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Conversations and communicating

Mar 26, 2010 10:50 AM, By Franklin McMahon


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Success with getting the most out of social networks comes down to communicating back and forth. Chatting back and forth, posting on friends’ walls in Facebook or commenting on other’s tweets on Twitter, is the single most important element in growing your network and getting a lot out of it. So how does that happen?

With Facebook, the easiest part is just typing under “What’s on your mind?” at the top of your profile page. With Twitter, just type under “What’s happening?” to post an update. Some people, especially some professionals, will discount both networks and say, “People are not interested in me posting what I had for lunch.” Don’t be so sure. Your friends are interested in what you are doing, and you are usually intrigued with what your friends are up to. Posting casual notes is why millions are on these services. You may get stuck with social media writer’s block, where you want every update to be a finely sculpted pearl of wisdom. It is not about that. It’s an engaging, ongoing conversation that is rough, raw, and fun.

The more you post (within reason), the more responses you get back. In turn, the more you comment on others’ posts, the more dialogues you are involved in. With Twitter, you reply to a post, that person’s username appears in your reply and it pops up on his or her Twitter account as a mention, so he or she will see it. With Facebook, you can comment on someone else’s post, or even just click the Like button to say that you approve of what he or she said. Like Twitter, that person will get a notification that someone has posted or commented. Often, a question is the best conversation igniter. Posting a question on Twitter or Facebook usually produces a nice flow of responses and a hearty dialogue.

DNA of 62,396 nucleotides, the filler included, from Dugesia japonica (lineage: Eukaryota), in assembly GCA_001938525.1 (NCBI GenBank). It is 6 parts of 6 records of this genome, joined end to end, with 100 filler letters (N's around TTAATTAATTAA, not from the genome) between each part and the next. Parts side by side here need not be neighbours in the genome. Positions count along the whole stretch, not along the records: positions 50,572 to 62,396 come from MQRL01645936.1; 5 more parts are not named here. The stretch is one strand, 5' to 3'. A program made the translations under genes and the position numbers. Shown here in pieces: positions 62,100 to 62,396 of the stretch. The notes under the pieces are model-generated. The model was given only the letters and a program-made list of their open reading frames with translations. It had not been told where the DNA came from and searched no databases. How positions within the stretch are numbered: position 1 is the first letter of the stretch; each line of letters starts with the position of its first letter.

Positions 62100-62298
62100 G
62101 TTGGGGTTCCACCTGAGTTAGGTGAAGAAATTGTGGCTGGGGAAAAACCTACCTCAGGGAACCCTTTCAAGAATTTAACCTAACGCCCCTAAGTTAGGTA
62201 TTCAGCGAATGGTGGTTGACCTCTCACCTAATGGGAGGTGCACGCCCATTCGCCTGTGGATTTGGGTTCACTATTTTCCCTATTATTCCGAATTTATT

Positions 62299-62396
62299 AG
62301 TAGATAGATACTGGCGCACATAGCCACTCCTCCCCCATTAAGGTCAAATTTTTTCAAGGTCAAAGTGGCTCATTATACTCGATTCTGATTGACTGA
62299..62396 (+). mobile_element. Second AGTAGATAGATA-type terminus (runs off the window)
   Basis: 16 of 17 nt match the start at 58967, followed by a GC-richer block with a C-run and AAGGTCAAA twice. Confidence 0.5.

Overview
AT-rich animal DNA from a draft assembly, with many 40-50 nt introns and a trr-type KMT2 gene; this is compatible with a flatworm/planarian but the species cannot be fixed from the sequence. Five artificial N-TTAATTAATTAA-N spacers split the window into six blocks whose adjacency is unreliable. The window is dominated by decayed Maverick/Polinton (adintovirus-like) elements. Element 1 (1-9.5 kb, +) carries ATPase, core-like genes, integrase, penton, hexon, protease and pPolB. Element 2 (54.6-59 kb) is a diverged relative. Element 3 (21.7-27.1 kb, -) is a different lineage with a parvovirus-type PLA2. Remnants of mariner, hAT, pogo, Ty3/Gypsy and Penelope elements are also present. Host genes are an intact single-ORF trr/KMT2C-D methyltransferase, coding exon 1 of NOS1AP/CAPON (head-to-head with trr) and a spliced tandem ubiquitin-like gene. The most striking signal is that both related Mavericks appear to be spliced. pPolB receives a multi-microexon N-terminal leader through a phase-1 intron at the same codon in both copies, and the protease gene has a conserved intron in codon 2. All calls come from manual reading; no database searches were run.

Both services have a private, direct way for users to contact each other as well. Twitter has Direct Messages (DM), and Facebook has Messages (often referred to as Facebook Mail). Both are good for occasional off-line communication, but most power users stick to the pubic discussion because that is where you really grow your presence and use the networks for transferring information. It is perfectly fine and accepted to ask friends questions directly on the Twitter timeline and to post a question on their Facebook wall or for them to respond on theirs. The activity keeps you publicly in the mix, and others noticing the conversation may jump in with a suggestion or two. Going back to the network cocktail party scenario: You don’t need to pull people aside to ask them something privately. Just ask the person while in the mix with others.  



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